Breastfeeding could help women reduce their chances of having a stroke and of developing and dying of heart disease, according to an analysis of data from studies around the world.
The paper was published Tuesday in a special edition focusing on pregnancy in the Journal of the American Heart Association. It pooled health data for nearly 1.2 million women from eight studies conducted between 1986 and 2009 in Australia, China, Norway, Japan and the U.S. and one multinational study.
"Previous studies have investigated the association between breastfeeding and the risk of cardiovascular disease in the mother. However, the findings were inconsistent on the strength of the association and, specifically, the relationship between different durations of breastfeeding and cardiovascular disease risk," senior author Dr. Peter Willeit said in a news release. He is a professor of clinical epidemiology at the Medical University of Innsbruck in Austria.
The new analysis systematically reviewed the available literature and mathematically combined all the evidence, he said.
Because of its benefits for children's health, the World Health Organization and the Centers for Disease Control and Prevention have long recommended women breastfeed their babies exclusively for at least the first six months of life. In the U.S., according to the CDC, just 1 in 4 mothers breastfeed babies for the recommended six months, with Black babies less likely to be breastfed than white babies for any length of time.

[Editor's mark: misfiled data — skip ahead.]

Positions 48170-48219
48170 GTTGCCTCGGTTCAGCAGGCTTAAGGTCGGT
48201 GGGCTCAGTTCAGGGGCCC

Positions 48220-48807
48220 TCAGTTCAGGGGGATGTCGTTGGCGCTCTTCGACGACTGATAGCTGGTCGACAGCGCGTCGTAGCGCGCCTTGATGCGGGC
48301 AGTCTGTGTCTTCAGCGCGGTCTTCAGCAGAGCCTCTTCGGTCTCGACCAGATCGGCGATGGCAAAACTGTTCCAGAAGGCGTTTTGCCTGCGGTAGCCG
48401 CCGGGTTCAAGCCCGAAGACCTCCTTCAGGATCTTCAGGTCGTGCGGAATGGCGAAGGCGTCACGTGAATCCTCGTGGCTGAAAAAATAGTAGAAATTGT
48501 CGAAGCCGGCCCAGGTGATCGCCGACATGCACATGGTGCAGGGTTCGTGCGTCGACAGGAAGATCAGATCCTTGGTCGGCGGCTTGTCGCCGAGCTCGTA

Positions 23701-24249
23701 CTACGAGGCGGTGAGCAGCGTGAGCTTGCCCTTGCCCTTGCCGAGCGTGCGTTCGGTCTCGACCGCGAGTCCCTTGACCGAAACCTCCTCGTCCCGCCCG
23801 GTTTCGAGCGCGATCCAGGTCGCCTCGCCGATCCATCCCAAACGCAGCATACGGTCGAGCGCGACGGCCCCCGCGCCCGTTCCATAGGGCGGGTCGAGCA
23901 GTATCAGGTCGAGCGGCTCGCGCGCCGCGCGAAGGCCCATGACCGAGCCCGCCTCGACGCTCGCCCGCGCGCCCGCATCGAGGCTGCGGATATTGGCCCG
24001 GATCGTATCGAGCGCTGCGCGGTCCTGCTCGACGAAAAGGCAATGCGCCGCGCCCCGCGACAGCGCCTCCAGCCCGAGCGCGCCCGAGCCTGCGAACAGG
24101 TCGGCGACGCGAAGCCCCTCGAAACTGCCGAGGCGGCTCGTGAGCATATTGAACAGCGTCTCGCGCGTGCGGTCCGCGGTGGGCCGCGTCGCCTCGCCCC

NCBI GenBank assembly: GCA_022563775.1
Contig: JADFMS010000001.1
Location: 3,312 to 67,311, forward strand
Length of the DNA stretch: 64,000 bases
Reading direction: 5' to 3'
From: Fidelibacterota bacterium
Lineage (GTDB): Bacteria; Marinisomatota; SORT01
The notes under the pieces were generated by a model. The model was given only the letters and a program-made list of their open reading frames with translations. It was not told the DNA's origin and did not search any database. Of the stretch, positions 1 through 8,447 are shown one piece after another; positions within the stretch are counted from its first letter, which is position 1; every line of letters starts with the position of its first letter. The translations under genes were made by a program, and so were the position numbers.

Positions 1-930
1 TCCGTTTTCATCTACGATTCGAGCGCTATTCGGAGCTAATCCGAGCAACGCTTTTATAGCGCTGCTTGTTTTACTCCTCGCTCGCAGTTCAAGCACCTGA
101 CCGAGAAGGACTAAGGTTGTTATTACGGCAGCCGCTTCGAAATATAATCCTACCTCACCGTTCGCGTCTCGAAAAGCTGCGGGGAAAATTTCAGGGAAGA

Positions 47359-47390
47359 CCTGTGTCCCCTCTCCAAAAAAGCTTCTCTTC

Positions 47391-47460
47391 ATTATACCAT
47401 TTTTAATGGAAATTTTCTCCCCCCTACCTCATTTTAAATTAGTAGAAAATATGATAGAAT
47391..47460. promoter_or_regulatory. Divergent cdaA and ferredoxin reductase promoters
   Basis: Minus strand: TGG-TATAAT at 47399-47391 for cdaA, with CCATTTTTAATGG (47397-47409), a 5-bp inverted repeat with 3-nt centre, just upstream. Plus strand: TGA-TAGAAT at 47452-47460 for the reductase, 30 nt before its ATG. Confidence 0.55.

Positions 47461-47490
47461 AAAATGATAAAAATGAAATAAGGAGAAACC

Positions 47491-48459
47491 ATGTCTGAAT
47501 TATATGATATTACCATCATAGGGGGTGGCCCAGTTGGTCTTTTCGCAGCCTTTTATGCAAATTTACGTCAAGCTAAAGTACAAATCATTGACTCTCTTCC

A growing body of research shows breastfeeding also can benefit the health of the mother. It has been linked to lower risks for breast and ovarian cancer as well as for Type 2 diabetes.
The authors of this meta-analysis were able to show women who breastfed at some point during their lives were 11% less likely to develop cardiovascular disease than those who had never breastfed. Over a 10-year average follow-up period, they were 14% less likely to develop heart disease, 12% less likely to have strokes and 17% less likely to die from cardiovascular disease.
Cardiovascular disease is the leading cause of maternal death in the U.S., which has the highest maternal death rate of any developed country. According to a 2021 policy statement from the American Heart Association, 2 in 3 pregnancy-related deaths may be preventable.
Willeit said the findings "from high-quality studies conducted around the world" show the importance of encouraging and supporting breastfeeding by creating friendlier work environments for new mothers and education programs for families before and after a birth.
"Mothers should be further encouraged to breastfeed their infants knowing that they are not only improving the health of their child, but improving their own health as well," Dr. Shelley Miyamoto said in the news release. She is director of the Cardiomyopathy Program at Children's Hospital Colorado in Aurora.
"Raising awareness regarding the multifaceted benefits of breastfeeding could be particularly helpful to those mothers who are debating breast versus bottle feeding," said Miyamoto, who was not involved in the new study. "It should be particularly empowering for a mother to know that by breastfeeding, she is providing the optimal nutrition for her baby while simultaneously lowering her personal risk of heart disease."
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